Photo By J. Alan Paul Photography
Erin Teschuk is doing something special every time she laces up the track spikes. The Winnipeg, Manitoba, native is not only leaving opponents in the dust at the college level, she’s one of the brightest up-and-coming athletes in Canada.
Eighteen months ago, Erin Teschuk was just another member of the NDSU distance team that was destined to become a fixture on the cross country and distance medley relay team. She had anchored the DMR team that won the Summit League Indoor Championships title for two consecutive seasons and was becoming recognized nationally in the 3,000-meter steeplechase.
Then, seemingly out of nowhere, the Winnipeg, Manitoba, native became the first Bison cross-country runner to qualify for the NCAA Championships at the Division I level. Teschuk finished 116th out of 255 competitors, but the result has elevated her to heights never before seen from a female student-athlete in NDSU history.
“There was a big change last year, even being coached by Andrew (Carlson) and he has had that experience running professionally as well, and I think he inspired a lot of us to make sure we’re at our best,” Teschuk said. “If you’re going to do something, it’s worth doing as best you can. So I think at that point I was like ‘I want to see how good I can be with this and see if I can compete with the best people in the world.’”
Fast forward nine months later and Teschuk found herself doing exactly what she set out to do. She was in Beijing, China, lining up against the fastest steeplechase runners in the world.
After placing fifth at the NCAA Championships during the outdoor season and becoming a first-team All-American, the 20-year-old was ready to compete this past summer in Canada.
She won the Canadian national title in the steeplechase last July and as a member of team Canada at the Pan American Games in Toronto, she finished fourth.
Teschuk made Fargo her home base this summer, training for her first trip overseas to compete in the IAAF World Championships in Beijing. She was under the training of her distance coach Andrew Carlson, a Fargo native who spent several years competing professionally.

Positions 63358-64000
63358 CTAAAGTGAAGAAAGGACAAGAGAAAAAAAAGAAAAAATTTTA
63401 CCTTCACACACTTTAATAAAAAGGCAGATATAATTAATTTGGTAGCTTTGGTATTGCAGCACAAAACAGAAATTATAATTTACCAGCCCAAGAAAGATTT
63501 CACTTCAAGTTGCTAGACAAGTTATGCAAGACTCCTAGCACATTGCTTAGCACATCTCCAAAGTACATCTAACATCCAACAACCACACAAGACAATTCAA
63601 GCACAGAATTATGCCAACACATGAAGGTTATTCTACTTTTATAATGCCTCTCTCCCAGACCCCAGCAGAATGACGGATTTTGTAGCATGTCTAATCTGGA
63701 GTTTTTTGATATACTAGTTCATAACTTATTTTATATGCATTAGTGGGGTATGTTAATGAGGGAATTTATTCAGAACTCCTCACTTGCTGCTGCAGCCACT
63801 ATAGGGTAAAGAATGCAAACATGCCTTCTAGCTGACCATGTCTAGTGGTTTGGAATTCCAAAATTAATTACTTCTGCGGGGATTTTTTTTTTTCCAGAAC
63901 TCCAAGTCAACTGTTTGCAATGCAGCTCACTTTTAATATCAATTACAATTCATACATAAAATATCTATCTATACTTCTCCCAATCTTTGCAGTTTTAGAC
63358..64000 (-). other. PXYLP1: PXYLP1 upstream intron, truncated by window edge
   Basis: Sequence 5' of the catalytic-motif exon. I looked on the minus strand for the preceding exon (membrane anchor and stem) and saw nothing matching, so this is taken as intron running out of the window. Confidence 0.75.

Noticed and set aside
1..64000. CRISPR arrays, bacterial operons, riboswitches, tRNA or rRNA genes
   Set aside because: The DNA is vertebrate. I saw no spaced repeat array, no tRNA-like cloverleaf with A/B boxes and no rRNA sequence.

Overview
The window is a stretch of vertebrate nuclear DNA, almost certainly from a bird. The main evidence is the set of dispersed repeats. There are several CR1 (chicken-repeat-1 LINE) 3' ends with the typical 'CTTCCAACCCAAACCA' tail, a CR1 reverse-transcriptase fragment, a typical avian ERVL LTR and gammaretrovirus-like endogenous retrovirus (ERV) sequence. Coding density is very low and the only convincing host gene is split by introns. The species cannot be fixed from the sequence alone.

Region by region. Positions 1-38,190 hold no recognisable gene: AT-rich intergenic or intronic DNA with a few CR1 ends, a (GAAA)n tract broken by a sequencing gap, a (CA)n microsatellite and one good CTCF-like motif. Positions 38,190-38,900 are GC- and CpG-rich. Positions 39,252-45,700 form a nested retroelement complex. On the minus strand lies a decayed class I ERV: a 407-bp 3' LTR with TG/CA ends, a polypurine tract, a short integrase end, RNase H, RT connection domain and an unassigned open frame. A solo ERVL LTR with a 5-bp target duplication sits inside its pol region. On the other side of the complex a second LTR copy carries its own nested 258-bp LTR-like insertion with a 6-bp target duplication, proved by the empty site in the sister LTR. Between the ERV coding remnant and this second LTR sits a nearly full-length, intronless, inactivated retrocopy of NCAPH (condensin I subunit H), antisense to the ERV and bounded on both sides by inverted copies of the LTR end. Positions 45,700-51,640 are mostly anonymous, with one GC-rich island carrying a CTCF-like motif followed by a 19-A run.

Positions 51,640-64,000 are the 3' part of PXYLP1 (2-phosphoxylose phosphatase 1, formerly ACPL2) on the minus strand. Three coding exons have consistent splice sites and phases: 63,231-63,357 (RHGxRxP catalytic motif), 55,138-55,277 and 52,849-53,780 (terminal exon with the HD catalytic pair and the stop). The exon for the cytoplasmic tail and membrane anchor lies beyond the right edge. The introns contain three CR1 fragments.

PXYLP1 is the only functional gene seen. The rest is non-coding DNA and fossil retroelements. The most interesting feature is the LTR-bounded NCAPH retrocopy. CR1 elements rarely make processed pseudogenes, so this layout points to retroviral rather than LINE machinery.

“Hats off to Andrew for developing a training plan,” said women’s track and field coach Stevie Keller. “When you have a student-athlete that continues to improve, you want to continue to challenge them and you look into the future and make a training plan for maybe the NCAAs, then it’s wait a minute, we need to go into the summer, we need to go into August. For him to make those adjustments in training, to challenge her and to continue to see her improve is pretty phenomenal.”
From Edmonton to Toronto, with stops in Fargo in between, Teschuk made her way to Jeju City, South Korea, to climatize herself for her first competition in another continent.
She didn’t disappoint in China. Teschuk ran the best race of her life and did it with her school, country and world watching. She broke the NDSU school record, running a 9:40.07 steeplechase and finished 25th.
Teschuk is the third fastest steeplechase runner in Canadian history. Her time in Beijing also meets the standard for the 2016 Olympic Games later this summer.
“It was my first time competing with the best people in the world and being on that big of a stage, so it was all very new,” Teschuk said. “But, I feel like I was just trying to absorb so much information about it. Just being around people who have done this before and getting used to it, because it’s something I want to be doing now for many years to come.”